Khangkhui Mangsor

Khangkhui Limestone Cave


Useful Information

Location: 11km from Ukhrul, Khangkhui Khullen, Shirui Hill, Ukhrul district, Manipur
Open: No restrictions.
[2009]
Fee: Free.
[2009]
Classification:  Karst cave, Cretaceous limestone
Light: none
Dimension:  
Guided tours:  
Photography:  
Accessibility:  
Bibliography:  
Address: Khangkhui Mangsor, Tel: +91-, Fax: +91-,
As far as we know this information was accurate when it was published (see years in brackets), but may have changed since then.
Please check rates and details directly with the companies in question if you need more recent info.
Last update:$Date: 2015/08/30 21:55:54 $

History

 
1942visited by the Manipur King Budhachandra.
1969explored and excavated by Dr O. K. Singh.

Description

Khangkhui Mangsor (Khangkhui Limestone Cave) is a cave system in Cretaceous limestone. The wild cave is guided by locals for tourists, but is not developed except for some trails. Lamps are provided by the guide. The number of visitors seems to be rather low, so interested tourist groups are narrated the legend about the cave by the village elders of Khangkhui Khullen.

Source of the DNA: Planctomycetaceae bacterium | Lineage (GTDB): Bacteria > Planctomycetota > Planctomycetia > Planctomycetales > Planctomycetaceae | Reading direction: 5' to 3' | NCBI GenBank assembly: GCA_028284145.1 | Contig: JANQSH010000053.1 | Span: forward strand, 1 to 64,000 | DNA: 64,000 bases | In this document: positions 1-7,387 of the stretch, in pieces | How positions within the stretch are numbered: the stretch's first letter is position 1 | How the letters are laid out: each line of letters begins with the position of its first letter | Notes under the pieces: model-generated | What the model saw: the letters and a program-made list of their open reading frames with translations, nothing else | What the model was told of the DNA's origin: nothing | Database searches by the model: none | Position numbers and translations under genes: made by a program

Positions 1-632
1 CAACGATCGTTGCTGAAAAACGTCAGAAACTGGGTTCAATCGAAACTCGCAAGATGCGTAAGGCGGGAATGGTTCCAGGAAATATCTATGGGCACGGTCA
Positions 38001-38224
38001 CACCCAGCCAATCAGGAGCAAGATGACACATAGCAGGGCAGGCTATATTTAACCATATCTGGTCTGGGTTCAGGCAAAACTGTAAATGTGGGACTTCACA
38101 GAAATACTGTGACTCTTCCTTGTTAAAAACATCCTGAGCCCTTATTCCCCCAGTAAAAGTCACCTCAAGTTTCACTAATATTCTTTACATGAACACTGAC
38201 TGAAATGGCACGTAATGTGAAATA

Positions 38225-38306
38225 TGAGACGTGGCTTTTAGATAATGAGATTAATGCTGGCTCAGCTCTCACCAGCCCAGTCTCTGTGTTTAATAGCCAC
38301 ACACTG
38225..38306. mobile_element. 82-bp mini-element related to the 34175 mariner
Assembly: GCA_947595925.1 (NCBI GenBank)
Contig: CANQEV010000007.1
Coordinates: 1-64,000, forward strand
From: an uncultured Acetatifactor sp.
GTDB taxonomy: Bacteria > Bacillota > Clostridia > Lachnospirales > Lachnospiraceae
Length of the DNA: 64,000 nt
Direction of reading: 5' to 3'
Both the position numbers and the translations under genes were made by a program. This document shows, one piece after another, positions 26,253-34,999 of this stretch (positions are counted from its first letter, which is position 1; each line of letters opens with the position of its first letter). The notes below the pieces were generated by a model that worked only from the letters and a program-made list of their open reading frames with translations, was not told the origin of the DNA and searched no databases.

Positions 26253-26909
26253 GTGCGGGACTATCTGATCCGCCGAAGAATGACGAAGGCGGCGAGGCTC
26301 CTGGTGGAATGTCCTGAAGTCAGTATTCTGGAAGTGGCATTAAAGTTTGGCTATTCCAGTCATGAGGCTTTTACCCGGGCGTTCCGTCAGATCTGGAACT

As often the legend is told in different ways, so we try to give an overview. According to legend a King named Mangsorwung had a lovely Queen and built for her a chamber of the cave which still is remembered as first wife chamber inside the Khangkhui Cave. The next chamber has been christened as Second Wife Chamber, because the King erected it for his second wife. Subsequent chambers are named after his sons. The biggest hall was the throne room of the king. In some versions of the story the king is called the Devil King.

The cave has a pit with a diameter of 5m and a depth of 30m, which is called Shirata (falling star hole) in the local Tangkhul dialect. A passage at the bottom is said to lead to Thoubal River on one end while the other leads to Loktak. This would make it at least 150 kilometers long. As far as we know there is no evidence for this local lure.

The cave was used as a shelter during World War II by the locals.

When the cave was excavated by Dr O. K. Singh in 1969, he discovered items like combs, kettles, and plates. The findings have similarities with items found at caves in China, so Dr Singh interpreted the origin of the people as Mongoloid.


See also


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